While I confess to not knowing anything about the LPC, this actually sounds feasible as an aftermarket modification. There seem to be unused pins on the LPC, so one of them could be used to trigger the battery cutoff.

I imagine the following steps would work:

  1. Desolder fuse f2.
  2. Create circuit with the property of a resettable fuse (mosfet which can be turned off via MCU pin?) and connect this circuit in series with f2 to the original pins for f2. Connect trigger for resettable fuse to LPC pin.
  3. Change LPC firmware to periodically check cell voltages (potentially waking up from sleep to do so). If any cell reaches a dangerous voltage, change pin value to trigger battery disconnect.
  4. Connect power supply to restart system and thus reset fuse.

A disadvantage would be slightly increased power consumption / added resistance due to the the new mosfet. Depending on the implementation, turning on the system would require external power (or maybe a push switch to bypass the mosfet?) after the battery pack was disconnected.

Could someone with an actual EE background check the feasibility of what I’m trying to describe here? Such a thing probably already exists; not having read details, e.g. AP91352 with undervoltage lockout sounds related.


I like your idea, and came up with this variation:

We build a new Battery PCB that includes a mosfet that is held high by the LPC. After the LPC drops power, no power will leave the batteries. A momentary push button switch pulls power from the batteries to charge a capacitor that re-activates the mosfet for long enough to have the LPC pull the pin high again. That switch can be exposed from the side or bottom of the laptop.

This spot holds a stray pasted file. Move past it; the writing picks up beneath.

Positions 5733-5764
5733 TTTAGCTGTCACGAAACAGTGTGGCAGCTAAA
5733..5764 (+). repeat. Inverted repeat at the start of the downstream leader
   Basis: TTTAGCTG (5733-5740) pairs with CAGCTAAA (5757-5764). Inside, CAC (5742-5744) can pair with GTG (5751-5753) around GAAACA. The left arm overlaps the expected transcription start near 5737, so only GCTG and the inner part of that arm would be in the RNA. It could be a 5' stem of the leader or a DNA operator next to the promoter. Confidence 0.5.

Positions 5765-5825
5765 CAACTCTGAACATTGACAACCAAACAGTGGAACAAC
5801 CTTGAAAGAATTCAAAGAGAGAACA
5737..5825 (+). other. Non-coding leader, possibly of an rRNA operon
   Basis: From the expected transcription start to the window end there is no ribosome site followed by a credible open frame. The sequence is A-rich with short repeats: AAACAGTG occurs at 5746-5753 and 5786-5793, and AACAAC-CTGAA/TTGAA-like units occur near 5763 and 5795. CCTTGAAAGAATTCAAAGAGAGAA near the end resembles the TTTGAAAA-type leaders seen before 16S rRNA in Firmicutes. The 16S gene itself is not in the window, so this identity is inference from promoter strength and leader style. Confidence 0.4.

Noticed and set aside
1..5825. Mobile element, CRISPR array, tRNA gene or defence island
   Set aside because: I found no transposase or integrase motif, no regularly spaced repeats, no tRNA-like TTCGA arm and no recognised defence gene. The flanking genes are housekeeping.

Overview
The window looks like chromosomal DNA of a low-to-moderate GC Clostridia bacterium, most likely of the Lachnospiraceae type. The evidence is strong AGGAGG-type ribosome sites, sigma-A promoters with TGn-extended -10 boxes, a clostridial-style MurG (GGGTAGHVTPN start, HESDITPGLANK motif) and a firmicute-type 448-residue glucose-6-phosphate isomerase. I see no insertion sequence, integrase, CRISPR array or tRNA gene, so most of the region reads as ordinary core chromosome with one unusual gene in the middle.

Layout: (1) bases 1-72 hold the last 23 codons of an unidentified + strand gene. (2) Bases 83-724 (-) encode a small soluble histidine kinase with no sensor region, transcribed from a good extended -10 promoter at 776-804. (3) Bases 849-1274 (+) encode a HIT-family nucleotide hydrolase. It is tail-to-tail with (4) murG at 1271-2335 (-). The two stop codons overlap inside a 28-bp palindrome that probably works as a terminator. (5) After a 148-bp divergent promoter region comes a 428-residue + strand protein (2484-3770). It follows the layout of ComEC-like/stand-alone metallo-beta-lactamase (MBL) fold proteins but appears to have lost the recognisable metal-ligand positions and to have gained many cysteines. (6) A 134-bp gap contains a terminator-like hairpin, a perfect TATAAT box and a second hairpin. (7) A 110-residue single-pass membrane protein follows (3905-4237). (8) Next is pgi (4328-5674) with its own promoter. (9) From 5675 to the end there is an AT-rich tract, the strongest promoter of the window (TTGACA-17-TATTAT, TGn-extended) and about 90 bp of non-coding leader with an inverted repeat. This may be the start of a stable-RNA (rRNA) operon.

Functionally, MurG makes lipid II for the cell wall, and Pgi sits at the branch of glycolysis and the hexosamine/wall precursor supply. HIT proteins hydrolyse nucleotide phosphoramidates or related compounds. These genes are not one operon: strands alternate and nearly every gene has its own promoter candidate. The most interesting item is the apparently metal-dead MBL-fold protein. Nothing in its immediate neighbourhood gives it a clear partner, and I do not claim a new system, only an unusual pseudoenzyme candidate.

For extra credit, we could build a small PCB that plugs into the old battery boards to make them into a USB power bank. Many of us now have 4 spare cells, and that would make them useful.

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I like the idea of a PCB which is connected to the mainboard and to the battery boards and allows disconnecting the battery. Saving one set of batteries might be enough to offset the cost.

Some notes: If I read the data sheet correctly, the LPC turns off pins in deep sleep mode. I imagine either an external pull-up (if pins are high-Z during sleep) or a latch could be used to keep a voltage level while still allowing control through a MCU pin to change state.

It also seems that switching is a bit more complicated. The LPC’s 3.3V is referenced to ground, both BAT1+ and BAT1FUSED are >25V in reference to ground. (Search term: high side switch)

Using an N-channel MOSFET would require an even higher voltage than the >25V at the MOSFET’s gate to turn it on. While this can be achieved, this would require additional circuitry to create a charge pump and, I suspect, not provide the most power or cost efficient solution.

P-channel MOSFETs need a lower voltage on the gate compared to the source terminal. While our MCU’s 3.3V are at a lower potential (25V-3.3V = -22.7V), the MCU pin would not appreciate being connected to 25V in any form. As I understand, connecting the gate to a transistor and switching the transistor with the MCU pin would achieve our goal, but I don’t know the most efficient solution here.

As a quick solution, the fuse F2 could be removed (desoldering the holder doesn’t look easy with only a soldering iron). A fuse (125V/4A) and a switch could be placed on top of the SD card slot (with some non-conductive material) and connected with cables to the F2 pads. To expose the switch to the user, a cut-out could be added to the side panel or the side panel removed. This would make disconnecting the battery easy without requiring removal of the bottom panel.